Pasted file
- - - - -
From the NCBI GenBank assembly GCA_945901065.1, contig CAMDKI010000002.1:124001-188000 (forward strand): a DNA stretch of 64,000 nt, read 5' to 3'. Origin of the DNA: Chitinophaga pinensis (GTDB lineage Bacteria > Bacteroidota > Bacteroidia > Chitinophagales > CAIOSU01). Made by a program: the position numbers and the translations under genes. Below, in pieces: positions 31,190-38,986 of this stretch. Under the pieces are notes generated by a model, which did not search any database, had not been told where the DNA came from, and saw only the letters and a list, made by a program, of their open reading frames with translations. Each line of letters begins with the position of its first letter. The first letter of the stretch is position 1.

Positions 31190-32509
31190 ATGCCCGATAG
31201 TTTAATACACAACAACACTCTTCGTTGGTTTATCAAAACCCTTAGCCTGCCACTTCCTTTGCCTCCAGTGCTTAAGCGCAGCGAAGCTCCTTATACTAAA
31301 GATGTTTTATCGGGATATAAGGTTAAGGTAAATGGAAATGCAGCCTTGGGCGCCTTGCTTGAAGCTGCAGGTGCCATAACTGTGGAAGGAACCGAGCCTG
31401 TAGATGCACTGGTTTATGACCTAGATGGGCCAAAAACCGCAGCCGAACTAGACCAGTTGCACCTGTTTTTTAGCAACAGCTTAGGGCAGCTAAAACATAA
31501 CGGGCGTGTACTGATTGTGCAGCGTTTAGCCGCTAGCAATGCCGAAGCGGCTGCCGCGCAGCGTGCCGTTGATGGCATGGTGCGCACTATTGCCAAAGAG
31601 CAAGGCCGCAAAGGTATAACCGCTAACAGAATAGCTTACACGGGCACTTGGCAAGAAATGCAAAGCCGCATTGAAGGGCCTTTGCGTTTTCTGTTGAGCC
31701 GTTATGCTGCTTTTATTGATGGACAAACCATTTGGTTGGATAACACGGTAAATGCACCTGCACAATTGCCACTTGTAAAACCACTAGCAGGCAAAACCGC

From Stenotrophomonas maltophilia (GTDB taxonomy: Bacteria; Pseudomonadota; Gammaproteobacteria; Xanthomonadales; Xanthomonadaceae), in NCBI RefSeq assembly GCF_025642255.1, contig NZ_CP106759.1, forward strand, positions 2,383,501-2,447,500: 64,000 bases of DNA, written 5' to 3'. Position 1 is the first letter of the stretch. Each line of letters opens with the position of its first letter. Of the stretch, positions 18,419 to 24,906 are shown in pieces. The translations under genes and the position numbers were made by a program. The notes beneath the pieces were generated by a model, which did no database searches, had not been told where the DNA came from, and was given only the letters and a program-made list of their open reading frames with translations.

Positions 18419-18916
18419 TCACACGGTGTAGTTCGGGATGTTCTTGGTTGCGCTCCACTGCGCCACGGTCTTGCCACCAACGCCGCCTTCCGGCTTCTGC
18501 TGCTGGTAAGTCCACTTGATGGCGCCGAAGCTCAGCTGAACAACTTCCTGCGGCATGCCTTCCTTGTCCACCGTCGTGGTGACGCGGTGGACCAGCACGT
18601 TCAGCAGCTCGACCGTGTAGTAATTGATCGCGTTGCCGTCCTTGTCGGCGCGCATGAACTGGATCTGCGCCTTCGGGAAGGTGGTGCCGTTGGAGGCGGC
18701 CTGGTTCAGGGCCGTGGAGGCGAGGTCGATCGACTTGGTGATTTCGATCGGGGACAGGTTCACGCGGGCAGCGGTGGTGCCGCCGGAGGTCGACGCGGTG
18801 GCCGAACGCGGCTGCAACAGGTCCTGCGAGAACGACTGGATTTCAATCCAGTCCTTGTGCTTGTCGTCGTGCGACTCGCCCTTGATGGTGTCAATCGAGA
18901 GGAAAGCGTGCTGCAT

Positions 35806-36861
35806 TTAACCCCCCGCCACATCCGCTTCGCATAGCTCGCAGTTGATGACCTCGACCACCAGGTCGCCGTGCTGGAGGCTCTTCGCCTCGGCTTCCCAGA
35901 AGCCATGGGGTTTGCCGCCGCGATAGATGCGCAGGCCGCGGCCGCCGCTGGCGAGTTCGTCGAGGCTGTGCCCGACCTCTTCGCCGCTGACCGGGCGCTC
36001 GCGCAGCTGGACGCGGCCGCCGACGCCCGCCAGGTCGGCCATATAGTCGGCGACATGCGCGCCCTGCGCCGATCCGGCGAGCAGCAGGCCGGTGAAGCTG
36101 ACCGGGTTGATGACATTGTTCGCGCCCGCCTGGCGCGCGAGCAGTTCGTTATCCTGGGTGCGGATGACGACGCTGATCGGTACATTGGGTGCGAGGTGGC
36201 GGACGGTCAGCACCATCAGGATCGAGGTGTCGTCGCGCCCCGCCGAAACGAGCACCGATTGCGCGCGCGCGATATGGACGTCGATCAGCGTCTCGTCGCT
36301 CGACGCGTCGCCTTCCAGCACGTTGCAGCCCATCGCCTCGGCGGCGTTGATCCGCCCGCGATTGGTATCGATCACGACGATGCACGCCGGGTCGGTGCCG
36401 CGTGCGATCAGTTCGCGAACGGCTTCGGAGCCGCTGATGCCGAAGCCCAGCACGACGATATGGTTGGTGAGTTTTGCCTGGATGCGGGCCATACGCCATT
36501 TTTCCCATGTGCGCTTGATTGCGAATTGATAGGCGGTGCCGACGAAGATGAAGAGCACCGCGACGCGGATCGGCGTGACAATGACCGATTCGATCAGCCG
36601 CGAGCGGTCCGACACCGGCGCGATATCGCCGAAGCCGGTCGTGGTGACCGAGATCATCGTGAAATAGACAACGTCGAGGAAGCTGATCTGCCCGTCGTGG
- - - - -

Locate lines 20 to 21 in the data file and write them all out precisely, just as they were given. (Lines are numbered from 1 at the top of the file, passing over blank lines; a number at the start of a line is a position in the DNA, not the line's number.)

35901 AGCCATGGGGTTTGCCGCCGCGATAGATGCGCAGGCCGCGGCCGCCGCTGGCGAGTTCGTCGAGGCTGTGCCCGACCTCTTCGCCGCTGACCGGGCGCTC
36001 GCGCAGCTGGACGCGGCCGCCGACGCCCGCCAGGTCGGCCATATAGTCGGCGACATGCGCGCCCTGCGCCGATCCGGCGAGCAGCAGGCCGGTGAAGCTG